For Vertically Challenged Seneca Valley, Massey Has Come Up Big at Low Post

By Alan Goldenbach
Washington Post Staff Writer
Thursday, January 24, 2008

Perhaps no player has been asked to change his role more dramatically this season than Seneca Valley junior Bruce Massey. Put him next to his Screaming Eagles teammates, and it's easy to see why.

After playing point guard for last year's Maryland 3A West Region finalists, Massey arrived at practice this season standing a shade over 6-foot-1. He was Seneca's tallest player. As a result, he has had to play a variety of positions, but primarily, Massey has been in the low post. It hasn't hurt his production.

Massey is the third leading scorer among players from county public schools, at 21.4 points per game. He scored a season-high 37 points in a 70-69 victory Friday against Clarksburg. Massey's season high last year was 23, and he averaged 6.7, sixth on the team.

"He's a great point guard, but he's been playing center for us," Seneca Valley Coach Tom Sheahin said. "He's been scoring the majority of his points in the low post, but he can score from anywhere on the court."

Playing small is nothing new to the Eagles, who are 8-3 heading into tomorrow's game against Einstein. In last year's 3A West final, when Seneca Valley was significantly undersized at every position, the Eagles slowed down the game in an effort to stay with top-seeded Bethesda-Chevy Chase. They had a chance to beat the Barons on the game's final possession before losing, 45-43.

It makes it all the more impressive that, in spite of its lack of height, Seneca Valley is pulling out close games. All but one of its games have been decided by single digits. Perhaps things wouldn't be as close if the Eagles had bigger bodies. "What we're finding is that teams are staying in games because of our height," Sheahin said. "We're giving them second and third chances, so we have to keep working on boxing out.

"The kids have definitely shown composure down the stretch at the end of games. It's the other 30 minutes we're working on."

Seneca Valley is getting nice contributions from senior Chris Gee, a transfer from Gaithersburg. Gee, who is second on the team in scoring at 14.6 points per game, had a career-high 28 points in an 83-76 victory at Watkins Mill on Jan. 8. Streaky senior guard Mike Williamson can be one of the most effective long-range shooters in the county; Williamson has made at least three three-pointers in six games this season.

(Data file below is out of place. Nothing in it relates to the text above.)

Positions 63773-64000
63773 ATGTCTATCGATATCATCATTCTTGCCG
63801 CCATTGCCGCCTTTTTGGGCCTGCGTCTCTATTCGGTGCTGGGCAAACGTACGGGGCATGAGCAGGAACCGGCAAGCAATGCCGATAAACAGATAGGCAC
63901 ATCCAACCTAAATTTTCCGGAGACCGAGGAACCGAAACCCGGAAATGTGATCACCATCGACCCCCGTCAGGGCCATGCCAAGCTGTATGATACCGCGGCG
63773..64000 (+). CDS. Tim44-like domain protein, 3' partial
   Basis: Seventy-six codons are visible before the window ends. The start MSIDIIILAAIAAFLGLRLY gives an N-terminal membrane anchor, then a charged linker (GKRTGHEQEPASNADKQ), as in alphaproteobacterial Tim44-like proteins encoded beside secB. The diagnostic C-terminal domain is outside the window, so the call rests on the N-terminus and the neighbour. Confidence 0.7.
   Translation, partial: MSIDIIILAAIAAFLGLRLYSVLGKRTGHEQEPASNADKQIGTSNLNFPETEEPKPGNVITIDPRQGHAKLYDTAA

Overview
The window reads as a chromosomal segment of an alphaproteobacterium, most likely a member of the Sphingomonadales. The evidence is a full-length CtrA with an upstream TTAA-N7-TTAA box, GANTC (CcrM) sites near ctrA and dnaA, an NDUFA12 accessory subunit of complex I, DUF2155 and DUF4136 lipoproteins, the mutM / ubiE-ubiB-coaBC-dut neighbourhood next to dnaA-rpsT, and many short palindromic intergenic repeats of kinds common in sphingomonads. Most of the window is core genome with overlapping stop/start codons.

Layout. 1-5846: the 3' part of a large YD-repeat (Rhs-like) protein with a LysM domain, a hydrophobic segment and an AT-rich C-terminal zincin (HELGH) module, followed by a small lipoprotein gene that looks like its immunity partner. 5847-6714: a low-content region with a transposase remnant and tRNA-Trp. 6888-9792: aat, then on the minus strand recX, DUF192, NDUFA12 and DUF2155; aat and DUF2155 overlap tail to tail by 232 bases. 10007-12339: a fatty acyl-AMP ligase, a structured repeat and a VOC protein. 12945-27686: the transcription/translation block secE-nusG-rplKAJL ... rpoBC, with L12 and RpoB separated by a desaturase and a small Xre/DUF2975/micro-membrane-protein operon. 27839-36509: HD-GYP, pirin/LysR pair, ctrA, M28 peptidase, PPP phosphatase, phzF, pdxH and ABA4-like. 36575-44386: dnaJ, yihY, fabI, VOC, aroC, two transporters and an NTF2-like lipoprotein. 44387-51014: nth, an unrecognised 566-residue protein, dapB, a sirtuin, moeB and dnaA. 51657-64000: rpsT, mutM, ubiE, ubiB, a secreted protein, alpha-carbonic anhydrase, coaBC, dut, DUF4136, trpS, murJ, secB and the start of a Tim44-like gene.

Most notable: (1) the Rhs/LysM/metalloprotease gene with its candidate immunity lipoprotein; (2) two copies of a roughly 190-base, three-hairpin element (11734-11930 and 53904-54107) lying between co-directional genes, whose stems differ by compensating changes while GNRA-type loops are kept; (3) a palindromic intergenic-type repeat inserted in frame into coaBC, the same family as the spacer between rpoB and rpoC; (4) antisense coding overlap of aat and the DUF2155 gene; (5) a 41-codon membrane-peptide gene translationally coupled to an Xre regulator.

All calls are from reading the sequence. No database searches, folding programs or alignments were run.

A Turnaround for Watkins Mill, and Its Coach

Jay Tringone didn't have to say much to motivate his players when he took over Watkins Mill's boys' program in May. The Wolverines were three months removed from a 1-20 season, which ended with 17 straight defeats.

"Do you really want to finish your careers like that?" he asked them.

The Wolverines have answered resoundingly with a 7-4 start, heading into last Tuesday's game at Einstein.

"They've been able to use last year's experience as motivation," said Tringone, who coached Seneca Valley from 2002 to '05. The Screaming Eagles won as many games in Tringone's third and final season as they did in his first two combined.

Things have turned around as coach of the Wolverines.

"When I took over, there was no doubt we had some talent and some size," he said.

It's awfully convenient that they both come in the same packages. Seniors Bobby Bazelias and Jason Summerour, 6-foot-4 and 6-foot-6, respectively, are skilled enough to play facing the basket and even out on the perimeter, where their size creates significant matchup problems.

Bazelias is averaging 17.9 points per game to lead the team and is getting seven free throws per game and converting 77 percent of the time. Summerour, meanwhile, is averaging 16.4 points and leads the Wolverines with 23 three-pointers. He might be the bellwether for Watkins Mill's success; in the team's seven victories, Summerour is averaging 18.6 points, a half-dozen more than he's averaged in its four losses.

A Big Return for Cougars, a Big Loss for Barons

One of the top players in the county is back in action, and another may be back before long.

Quince Orchard senior forward Neal Kosciulek, who missed five weeks with a broken right ankle, returned Friday and scored 13 points in a 52-43 victory over Walter Johnson, the Cougars' fourth straight.

During Kosciulek's absence, role players like seniors Jeff Dowdy and Charles Wolz and sophomore Mac Kennedy took on added responsibilities and showed they can handle pressure. Quince Orchard's four victories without Kosciulek each came by five points or less.

Over at Bethesda-Chevy Chase, the Barons might get senior guard Austin Cooley back before the playoffs. Cooley, who fractured two bones in his right hand in a loss to Damascus on Dec. 14, saw his doctor Friday and will be reexamined in about two weeks, at which time he could be cleared to practice, said Barons Coach Steve Thompson.

Thompson hopes the absence of a star has the same impact on his players as it did at Quince Orchard. In the first half of Friday's game against Wheaton, just the Barons' second game in 10 days, Thompson was disappointed that his players hadn't absorbed some of the ball-movement and defensive tactics they had practiced.

With the game tied at 24-24, B-CC turned it on in the second half. The Barons held Wheaton scoreless in the third period and pulled away for a 58-32 victory. Four Barons reached double figures, led by junior forward David Kriegsfeld's career-high 15 points.

View all comments that have been posted about this article.

© 2008 The Washington Post Company